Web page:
Gear Reviews: Kentique Straps
Featured writer, Jesse Freeman will be reviewing some of the new products that I have received recently. Kicking off with a strap review, Jesse runs us through his thoughts on Kentique Design straps from the USA.
Kentique design camera straps are designed and crafted in the USA. The models in particular received were a pair of fixed length dark brown leather lanyards about 55mm in length (so will have to base the review on just these). The design comes off clean, no overt markings of the company aside from what you see in the photos in their sun emblem and closer to the bottom a subtle embossing of the company name. The plus of having a fixed length lanyard is how clean it looks without the need of bulky strap buckles for adjustment. The downside is obvious in the fact that you can’t well…adjust the strap so your fixed at a fairly long length. This length and quality of the thick lanyard also made it hard to quickly wrap around your wrist and shoot as I have shown in the photo…depending on whether or not that is your thing.
The leather is seriously of quality and has a great feel. With continued use it would age nicely, I guess similar to the brassing of black enamel Leicas, if you like that aesthetic. I love aged leather.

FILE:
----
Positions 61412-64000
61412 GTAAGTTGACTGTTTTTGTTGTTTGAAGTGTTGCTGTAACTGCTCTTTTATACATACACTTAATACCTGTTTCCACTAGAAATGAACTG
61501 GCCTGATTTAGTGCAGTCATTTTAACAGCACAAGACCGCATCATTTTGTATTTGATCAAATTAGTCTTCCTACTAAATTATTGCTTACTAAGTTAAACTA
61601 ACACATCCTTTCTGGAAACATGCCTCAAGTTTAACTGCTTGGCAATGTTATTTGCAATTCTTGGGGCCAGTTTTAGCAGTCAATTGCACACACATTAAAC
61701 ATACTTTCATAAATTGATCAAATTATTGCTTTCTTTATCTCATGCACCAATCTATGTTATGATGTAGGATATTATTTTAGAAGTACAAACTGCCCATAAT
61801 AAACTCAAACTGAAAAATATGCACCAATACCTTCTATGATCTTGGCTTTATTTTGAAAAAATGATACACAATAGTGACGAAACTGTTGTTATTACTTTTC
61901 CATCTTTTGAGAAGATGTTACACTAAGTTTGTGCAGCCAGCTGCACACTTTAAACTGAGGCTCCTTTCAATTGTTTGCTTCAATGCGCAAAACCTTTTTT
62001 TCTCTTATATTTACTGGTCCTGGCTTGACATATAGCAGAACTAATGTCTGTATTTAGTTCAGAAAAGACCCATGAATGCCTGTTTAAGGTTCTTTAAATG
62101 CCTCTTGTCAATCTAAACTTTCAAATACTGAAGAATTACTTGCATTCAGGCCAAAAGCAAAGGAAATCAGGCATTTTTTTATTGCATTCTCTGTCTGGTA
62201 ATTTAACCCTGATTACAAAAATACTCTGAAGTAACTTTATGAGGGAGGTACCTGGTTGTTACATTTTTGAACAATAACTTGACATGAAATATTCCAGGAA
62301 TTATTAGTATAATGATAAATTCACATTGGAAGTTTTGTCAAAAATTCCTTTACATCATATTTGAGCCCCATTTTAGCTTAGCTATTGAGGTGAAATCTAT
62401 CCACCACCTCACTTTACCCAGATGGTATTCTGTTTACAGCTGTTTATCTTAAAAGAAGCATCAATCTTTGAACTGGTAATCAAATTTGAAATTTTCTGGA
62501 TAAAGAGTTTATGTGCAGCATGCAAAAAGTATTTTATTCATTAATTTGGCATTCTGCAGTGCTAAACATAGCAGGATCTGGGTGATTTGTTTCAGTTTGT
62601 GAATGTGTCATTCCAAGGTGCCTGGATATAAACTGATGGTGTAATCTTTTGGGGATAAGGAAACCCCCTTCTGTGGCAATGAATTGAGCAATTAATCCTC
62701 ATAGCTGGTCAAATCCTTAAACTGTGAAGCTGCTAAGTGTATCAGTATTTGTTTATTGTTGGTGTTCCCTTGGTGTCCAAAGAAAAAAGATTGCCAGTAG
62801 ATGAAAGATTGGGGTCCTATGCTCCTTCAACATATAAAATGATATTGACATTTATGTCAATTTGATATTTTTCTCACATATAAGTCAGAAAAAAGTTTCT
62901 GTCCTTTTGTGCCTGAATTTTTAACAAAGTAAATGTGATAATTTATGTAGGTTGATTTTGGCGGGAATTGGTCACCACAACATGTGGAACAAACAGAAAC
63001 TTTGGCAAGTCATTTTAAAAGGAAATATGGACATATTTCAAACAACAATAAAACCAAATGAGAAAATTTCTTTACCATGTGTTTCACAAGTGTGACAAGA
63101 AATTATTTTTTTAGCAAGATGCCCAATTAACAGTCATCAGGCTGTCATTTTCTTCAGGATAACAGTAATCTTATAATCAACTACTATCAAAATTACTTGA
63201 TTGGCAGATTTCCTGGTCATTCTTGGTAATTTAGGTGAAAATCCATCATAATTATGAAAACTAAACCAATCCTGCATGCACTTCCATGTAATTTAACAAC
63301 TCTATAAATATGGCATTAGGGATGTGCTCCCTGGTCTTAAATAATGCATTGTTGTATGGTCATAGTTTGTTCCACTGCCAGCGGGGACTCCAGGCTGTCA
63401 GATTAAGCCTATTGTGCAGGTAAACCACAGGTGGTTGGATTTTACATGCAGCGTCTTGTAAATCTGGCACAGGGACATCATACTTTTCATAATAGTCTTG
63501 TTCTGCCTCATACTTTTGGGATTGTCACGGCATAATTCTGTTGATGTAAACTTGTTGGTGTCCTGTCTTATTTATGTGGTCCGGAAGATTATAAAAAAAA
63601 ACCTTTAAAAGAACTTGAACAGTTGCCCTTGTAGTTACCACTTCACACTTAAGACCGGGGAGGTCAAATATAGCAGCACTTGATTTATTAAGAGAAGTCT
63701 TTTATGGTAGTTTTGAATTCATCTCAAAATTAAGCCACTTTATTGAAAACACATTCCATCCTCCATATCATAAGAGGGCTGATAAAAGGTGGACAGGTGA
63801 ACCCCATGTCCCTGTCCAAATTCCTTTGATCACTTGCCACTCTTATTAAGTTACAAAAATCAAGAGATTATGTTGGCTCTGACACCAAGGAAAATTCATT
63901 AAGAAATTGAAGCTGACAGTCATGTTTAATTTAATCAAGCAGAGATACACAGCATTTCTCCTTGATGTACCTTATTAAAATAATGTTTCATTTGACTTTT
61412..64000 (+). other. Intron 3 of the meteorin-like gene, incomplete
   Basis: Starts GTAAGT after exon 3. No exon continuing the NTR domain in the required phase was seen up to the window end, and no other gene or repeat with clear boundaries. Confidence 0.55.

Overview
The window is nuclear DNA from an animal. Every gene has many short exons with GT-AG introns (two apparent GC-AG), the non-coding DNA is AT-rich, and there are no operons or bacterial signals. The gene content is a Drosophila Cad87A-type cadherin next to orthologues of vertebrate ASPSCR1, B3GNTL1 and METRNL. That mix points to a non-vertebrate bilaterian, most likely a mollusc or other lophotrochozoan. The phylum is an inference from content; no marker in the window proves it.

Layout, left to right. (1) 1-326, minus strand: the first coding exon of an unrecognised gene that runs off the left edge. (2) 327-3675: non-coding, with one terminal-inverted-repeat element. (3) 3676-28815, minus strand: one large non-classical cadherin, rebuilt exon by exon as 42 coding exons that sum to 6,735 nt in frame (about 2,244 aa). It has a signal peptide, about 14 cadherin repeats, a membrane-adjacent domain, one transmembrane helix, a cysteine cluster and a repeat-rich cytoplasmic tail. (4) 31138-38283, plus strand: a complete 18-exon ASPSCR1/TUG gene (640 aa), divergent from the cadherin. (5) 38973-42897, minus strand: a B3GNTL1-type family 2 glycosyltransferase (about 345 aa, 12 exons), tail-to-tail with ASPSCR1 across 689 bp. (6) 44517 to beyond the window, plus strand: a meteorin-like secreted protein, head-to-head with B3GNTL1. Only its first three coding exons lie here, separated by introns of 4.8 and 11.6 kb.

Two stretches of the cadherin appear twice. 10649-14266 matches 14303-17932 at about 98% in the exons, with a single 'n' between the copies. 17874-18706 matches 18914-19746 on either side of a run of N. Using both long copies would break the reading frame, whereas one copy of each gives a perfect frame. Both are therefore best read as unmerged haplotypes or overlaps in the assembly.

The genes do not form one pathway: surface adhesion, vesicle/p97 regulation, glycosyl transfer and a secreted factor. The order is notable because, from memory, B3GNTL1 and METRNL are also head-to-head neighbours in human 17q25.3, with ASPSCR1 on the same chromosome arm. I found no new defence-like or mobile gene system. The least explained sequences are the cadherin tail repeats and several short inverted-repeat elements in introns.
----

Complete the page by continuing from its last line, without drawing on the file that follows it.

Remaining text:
In purchasing this you got to understand the limitations…while the lanyard construction itself is solid, the single colored thread to tie into the keyhole of your camera is limiting. This is only for point and shoots. Think Sony mirror-less cameras and something like the Fujifilm X100s are as much weight as I would trust to these and even that is a bit of a push. This isn’t a bad thing it is just important to understand your needs and maybe go for the more expensive strap.
Guess the main point is how it all works with everyday shooting. Going out a couple nights in Shibuya with the strap caught a lot of attention of my friends, and going to a more hipster related event that night everyone said it would like great on their T2s (seriously hipsters stock up on T2s and shoot them in auto mode lol). For me however, the convenience of point and shoots is how small and discreet they are and how I can fit them in more pocket, etc…the strap actually increases the size of the camera and really forced me to wear it around my next the whole night which of course leaves me bumping on things until I decided to wrap across my body. Which for a Big mini, G1s, or Miju II is a bit dumb, but for a bulker T2, T3, or the bigger Miju I; it wasn’t bad at all. My friend who is more of a digital shooter with the Ricoh GR V informed me he loved it and was sad to have to give it back to me.
In all, it is a great looking clean minimal lanyard for lighter weight cameras. It is well made and if you understand the resulting limitations in exchange for the minimal aesthetics it is a solid purchase starting from $52. But of course they have a variety of straps and I would have been curious to test out their full range of straps starting from $108. Check out the link below for the company’s site:
Jesse Freeman is a friend, photographer and movie buff. He has a great knowledge of photography books and classic cinema. He can also be relied upon for decent music recommendations. He is also now doing reviews, so if you have a product you want to share with the world drop us a line here.
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